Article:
The Prodigal Child

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Teens become young adults. Just when you exhale a giant sigh of relief as the teen years pass, some parents are immediately thrust into the stress of watching their twentysomethings make choices that are counter to everything they have been taught. This could be your experience. It could be mine. Having discussed this scenario with parents who have walked through it, I am struck by a few common concerns of faithful parents.

  • Jesus used the parable of The Prodigal Son to teach about God’s joy when one of His children returned to Him. Why? Because it was a scenario everyone of the day could relate to. The prodigal child’s journey is not a recent phenomenon. In this story, and many others in the Bible like it, there is no indication that the parents did anything wrong.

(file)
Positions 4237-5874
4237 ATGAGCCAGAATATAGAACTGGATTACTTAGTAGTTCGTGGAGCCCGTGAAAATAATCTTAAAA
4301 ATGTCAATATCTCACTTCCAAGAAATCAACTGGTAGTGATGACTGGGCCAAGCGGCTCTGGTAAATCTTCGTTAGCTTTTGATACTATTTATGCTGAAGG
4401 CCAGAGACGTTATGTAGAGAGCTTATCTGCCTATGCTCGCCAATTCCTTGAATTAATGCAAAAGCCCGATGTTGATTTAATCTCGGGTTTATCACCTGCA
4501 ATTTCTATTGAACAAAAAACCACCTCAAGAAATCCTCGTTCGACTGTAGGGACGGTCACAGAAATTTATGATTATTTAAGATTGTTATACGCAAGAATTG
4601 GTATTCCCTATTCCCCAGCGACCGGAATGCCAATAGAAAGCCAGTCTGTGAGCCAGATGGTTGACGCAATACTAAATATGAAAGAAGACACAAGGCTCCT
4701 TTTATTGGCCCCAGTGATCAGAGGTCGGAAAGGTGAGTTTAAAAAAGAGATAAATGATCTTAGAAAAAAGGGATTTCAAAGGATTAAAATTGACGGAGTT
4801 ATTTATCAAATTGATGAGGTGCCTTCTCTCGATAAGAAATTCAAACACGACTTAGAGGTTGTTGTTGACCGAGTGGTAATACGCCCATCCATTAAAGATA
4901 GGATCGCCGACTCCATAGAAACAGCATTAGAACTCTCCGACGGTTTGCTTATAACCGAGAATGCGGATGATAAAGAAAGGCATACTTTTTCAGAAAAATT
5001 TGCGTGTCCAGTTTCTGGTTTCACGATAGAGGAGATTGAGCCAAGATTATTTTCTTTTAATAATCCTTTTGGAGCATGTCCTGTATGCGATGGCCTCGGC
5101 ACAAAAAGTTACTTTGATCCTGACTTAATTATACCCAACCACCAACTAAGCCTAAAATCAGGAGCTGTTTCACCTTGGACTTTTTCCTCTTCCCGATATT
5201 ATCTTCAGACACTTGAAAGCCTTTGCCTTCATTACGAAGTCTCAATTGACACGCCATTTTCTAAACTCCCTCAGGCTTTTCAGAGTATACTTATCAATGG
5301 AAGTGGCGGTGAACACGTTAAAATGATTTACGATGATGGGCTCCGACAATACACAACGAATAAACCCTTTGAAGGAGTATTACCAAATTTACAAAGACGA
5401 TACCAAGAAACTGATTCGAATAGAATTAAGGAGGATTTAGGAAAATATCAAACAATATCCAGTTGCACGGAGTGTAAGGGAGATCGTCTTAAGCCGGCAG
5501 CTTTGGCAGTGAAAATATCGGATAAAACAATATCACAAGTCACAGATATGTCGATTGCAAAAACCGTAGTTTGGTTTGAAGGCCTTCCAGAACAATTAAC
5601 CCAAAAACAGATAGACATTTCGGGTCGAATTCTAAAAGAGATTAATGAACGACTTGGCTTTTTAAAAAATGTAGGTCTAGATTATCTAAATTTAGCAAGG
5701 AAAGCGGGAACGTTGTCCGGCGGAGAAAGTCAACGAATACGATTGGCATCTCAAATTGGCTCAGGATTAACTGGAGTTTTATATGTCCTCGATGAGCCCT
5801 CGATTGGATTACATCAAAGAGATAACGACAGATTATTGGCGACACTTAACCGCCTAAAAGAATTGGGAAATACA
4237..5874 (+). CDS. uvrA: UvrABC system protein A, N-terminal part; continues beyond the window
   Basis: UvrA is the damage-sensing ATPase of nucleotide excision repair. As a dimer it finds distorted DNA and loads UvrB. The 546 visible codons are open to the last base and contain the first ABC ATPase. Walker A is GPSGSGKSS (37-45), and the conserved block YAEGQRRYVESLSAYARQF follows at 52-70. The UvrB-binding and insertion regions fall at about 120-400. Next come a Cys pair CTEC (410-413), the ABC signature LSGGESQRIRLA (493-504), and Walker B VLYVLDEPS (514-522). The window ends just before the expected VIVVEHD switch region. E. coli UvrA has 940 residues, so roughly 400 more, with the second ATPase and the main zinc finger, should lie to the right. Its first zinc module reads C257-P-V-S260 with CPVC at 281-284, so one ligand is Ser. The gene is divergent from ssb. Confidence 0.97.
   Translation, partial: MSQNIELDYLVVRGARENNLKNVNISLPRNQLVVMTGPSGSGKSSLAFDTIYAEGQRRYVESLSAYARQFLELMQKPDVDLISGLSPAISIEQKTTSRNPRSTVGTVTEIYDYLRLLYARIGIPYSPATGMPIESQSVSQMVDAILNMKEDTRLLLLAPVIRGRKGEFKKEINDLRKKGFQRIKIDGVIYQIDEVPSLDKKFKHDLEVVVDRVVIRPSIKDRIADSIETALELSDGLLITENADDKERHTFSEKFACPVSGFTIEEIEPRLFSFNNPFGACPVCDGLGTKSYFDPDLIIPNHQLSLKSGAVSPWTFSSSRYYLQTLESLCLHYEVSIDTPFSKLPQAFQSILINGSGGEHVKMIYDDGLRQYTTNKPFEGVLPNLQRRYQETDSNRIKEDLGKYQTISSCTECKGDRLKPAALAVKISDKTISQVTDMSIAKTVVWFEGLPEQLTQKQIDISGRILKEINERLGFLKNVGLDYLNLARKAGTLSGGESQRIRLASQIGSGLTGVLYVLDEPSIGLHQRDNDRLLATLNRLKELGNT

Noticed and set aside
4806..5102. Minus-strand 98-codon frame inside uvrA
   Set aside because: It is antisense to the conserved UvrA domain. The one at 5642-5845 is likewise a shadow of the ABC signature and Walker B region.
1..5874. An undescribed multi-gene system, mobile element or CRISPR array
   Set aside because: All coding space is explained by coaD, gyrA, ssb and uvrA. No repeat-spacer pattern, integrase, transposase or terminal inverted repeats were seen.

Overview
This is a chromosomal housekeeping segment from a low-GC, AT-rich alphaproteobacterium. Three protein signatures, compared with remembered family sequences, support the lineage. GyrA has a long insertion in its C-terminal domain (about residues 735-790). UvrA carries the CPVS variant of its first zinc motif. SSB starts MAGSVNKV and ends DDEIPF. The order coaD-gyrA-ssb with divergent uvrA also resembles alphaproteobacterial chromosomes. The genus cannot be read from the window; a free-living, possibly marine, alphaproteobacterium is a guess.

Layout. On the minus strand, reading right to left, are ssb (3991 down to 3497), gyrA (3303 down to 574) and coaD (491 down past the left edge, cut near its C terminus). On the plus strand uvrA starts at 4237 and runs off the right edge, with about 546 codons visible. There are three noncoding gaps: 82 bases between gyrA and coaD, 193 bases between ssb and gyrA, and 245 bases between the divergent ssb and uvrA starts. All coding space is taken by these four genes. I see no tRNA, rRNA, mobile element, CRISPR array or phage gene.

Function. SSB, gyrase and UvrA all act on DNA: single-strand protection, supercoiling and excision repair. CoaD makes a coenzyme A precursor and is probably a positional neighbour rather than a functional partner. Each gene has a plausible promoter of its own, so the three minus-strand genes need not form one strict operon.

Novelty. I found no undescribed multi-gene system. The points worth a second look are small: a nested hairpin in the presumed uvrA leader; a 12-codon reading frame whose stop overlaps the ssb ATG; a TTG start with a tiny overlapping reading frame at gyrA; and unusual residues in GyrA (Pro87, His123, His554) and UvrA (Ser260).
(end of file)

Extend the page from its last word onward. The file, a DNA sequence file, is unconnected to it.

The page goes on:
• According to a recent poll, 61% of twentysomethings are spiritually disengaged after a strongly spiritual upbringing. The research also suggests this generation is returning to their spiritual heritage as they marry and enter parenthood.
  • Proverbs 22:6 tells us to “Train up a child in the way that he should go; and when he is old he will not depart from it.” While most scholars agree this does not guarantee strong Christian parents will have godly kids, it does indicate that many kids will return to their roots. Of course, there is that pesky interim period between when they are “young” and “old.”

Perhaps the best reminder I have heard (on several occasions) came from sets of parents who were in the midst of heavy anguish over their young adult child’s choices. They said, “We have to remember that God loves them more than we do.” So true.

 

Until next time…

Jeff

About Jeffrey D. Potts, Ed.D.

Raised on a ranch in the Texas Hill Country, Jeff Potts, Ed.D., grew up learning the importance of hard work and family values. A graduate of Baylor University, he has master’s degrees from two universities and earned his Ed.D. in teaching and learning from a fourth institution. Potts launched his pedagogical career in the 1990s, working full-time with students and parents. READ MORE→